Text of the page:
Honig and Weintraub quickly discovered there were many others who shared his need for an insurtech event. 

They anticipated no more than 1,000 attendees at the inaugural conference in 2016. More than 1,500 came. The number swelled to more than 3,500 last year, including attendees from nearly 50 countries and regulators from 23 states.

This year, they expect more than 6,000. About 250 speakers are planned and more than 50 sessions of panels and demos will be offered.

“It has quickly become an important event because it has catalyzed a bunch of pent-up energy and given a platform to showcase a lot of great ideas in an industry that is short on innovation and talent in some respects,” said Matt Leonard, a partner at Oliver Wyman. “And it has brought together a lot of people who were struggling to connect in the past.

“There is a lot of excitement and inspiration, and companies are starting to believe they can change themselves or find sorely needed capabilities and partners.”

One speaker at this year’s event might be Honig himself, who says he was named Caribou after the northern Maine town where he was conceived. It’s actually his middle name--Stephen is his first name--but he prefers Caribou.

“I grew up in upstate New York, so I’m lucky not to be named Schenectady,” he said.

He donned his fedora to block out the stage lights at the 2016 and 2017 events to deliver keynote addresses. The highlights of his speeches were widely reported in industry media.

The Richmond, Virginia-based Honig sees his mission as two-fold: “Read the tea leaves where the insurtech sector is headed and shine a spotlight on that” and introduce an unlikely cross-section of professionals to each other who normally would not meet.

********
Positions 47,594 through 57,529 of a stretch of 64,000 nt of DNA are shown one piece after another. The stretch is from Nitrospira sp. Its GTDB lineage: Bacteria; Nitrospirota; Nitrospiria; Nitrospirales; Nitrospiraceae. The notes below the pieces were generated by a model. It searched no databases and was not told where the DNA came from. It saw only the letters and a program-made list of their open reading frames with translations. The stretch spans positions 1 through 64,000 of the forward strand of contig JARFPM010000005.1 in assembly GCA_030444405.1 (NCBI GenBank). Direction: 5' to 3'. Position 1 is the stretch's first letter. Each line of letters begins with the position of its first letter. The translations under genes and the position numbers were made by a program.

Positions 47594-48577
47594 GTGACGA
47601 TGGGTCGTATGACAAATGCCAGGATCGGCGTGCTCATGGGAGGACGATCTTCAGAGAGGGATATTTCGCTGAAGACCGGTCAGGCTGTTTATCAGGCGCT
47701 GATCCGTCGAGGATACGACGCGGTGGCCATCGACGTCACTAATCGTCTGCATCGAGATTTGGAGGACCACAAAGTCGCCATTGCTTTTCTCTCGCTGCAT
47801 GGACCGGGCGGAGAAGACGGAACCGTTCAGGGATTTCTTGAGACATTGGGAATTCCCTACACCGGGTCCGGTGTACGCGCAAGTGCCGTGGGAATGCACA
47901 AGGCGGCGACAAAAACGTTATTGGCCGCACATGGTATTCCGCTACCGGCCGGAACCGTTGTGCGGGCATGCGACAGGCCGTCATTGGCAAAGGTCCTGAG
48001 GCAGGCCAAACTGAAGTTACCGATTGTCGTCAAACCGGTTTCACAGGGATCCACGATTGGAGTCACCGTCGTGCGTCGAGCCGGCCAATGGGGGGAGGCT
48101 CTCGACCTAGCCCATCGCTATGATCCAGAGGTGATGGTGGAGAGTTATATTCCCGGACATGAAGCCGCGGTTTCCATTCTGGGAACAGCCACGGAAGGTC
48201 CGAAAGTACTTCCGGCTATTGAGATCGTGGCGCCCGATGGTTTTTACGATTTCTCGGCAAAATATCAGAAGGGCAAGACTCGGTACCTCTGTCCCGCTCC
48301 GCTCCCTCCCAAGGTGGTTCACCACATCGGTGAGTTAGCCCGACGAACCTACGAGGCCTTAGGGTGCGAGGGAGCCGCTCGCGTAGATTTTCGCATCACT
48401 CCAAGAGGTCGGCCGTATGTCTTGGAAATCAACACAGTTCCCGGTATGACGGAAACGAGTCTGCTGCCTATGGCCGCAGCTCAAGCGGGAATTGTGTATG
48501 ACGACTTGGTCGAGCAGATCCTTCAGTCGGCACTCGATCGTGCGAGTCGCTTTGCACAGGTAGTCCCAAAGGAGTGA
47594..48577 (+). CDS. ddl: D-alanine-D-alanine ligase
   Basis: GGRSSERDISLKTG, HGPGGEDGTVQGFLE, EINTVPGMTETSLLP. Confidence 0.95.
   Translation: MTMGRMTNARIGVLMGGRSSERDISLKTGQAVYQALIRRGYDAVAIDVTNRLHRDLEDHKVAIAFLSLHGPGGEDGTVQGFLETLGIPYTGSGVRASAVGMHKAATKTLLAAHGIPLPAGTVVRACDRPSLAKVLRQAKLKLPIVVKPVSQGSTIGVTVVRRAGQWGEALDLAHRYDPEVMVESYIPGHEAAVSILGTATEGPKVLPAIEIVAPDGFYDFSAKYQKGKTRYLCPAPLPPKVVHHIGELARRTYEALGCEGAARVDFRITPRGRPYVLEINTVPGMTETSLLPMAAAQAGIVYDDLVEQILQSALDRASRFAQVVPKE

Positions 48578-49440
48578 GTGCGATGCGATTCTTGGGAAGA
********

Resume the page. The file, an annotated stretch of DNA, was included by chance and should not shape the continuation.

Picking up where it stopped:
The disparate groups at the event aim to disrupt the industry, find a niche--or in the case of legacy carriers--incubate or acquire data-driven innovation with the startup ethos and culture. 

And mergers and acquisitions have only increased in the space.

The number of insurtech deals climbed 39% last year compared to 2016, according to CB Insights. The total value of the deals rose 32% to $2.3 billion.

The goal of insurtech is simple, Honig says: Drive change by reducing friction, lowering costs and increasing transparency.

“I’m fascinated by change,” he said. “When I was at Capital One, the thing which inspired me--I certainly didn’t grow up saying I wanted to market credit cards--was the crusade that the company was on to transform industries through the power of data. That is invigorating. It started with credit cards but moved on from there.

"I'm an optimist in my heart when it comes to the impact of technology as a net good for the human condition. I am enthralled with innovators."

And some in the industry seem enthralled with him.

“He’s a Renaissance man,” Leonard said. “He’s got a really thoughtful perspective on what it takes to change an industry and on what a sound business plan could look like. He’s quite ably applying some of the lessons learned from other sectors to what the possibilities are in insurance.”

The evolving dynamic between startups and established insurers will be one of the key themes as the calendar marches toward 2019, Honig says.

At last year’s event, he framed it as a great confrontation between the two sides. While he still views it that way, he now wonders if victory will be determined by collaboration or acquisition.

“One of the questions I like to ask is: Am I trying to be a part of your supply chain or am I trying to have you be a part of my supply chain?” Honig said. “The winner may be determined by who best assimilates, which may mean partnerships or acquisitions, the capabilities of the insurtechs.”

Other key themes will be a blurring of the lines separating insurtech and fintech and the increased role for application programming interfaces for both incumbents and startups.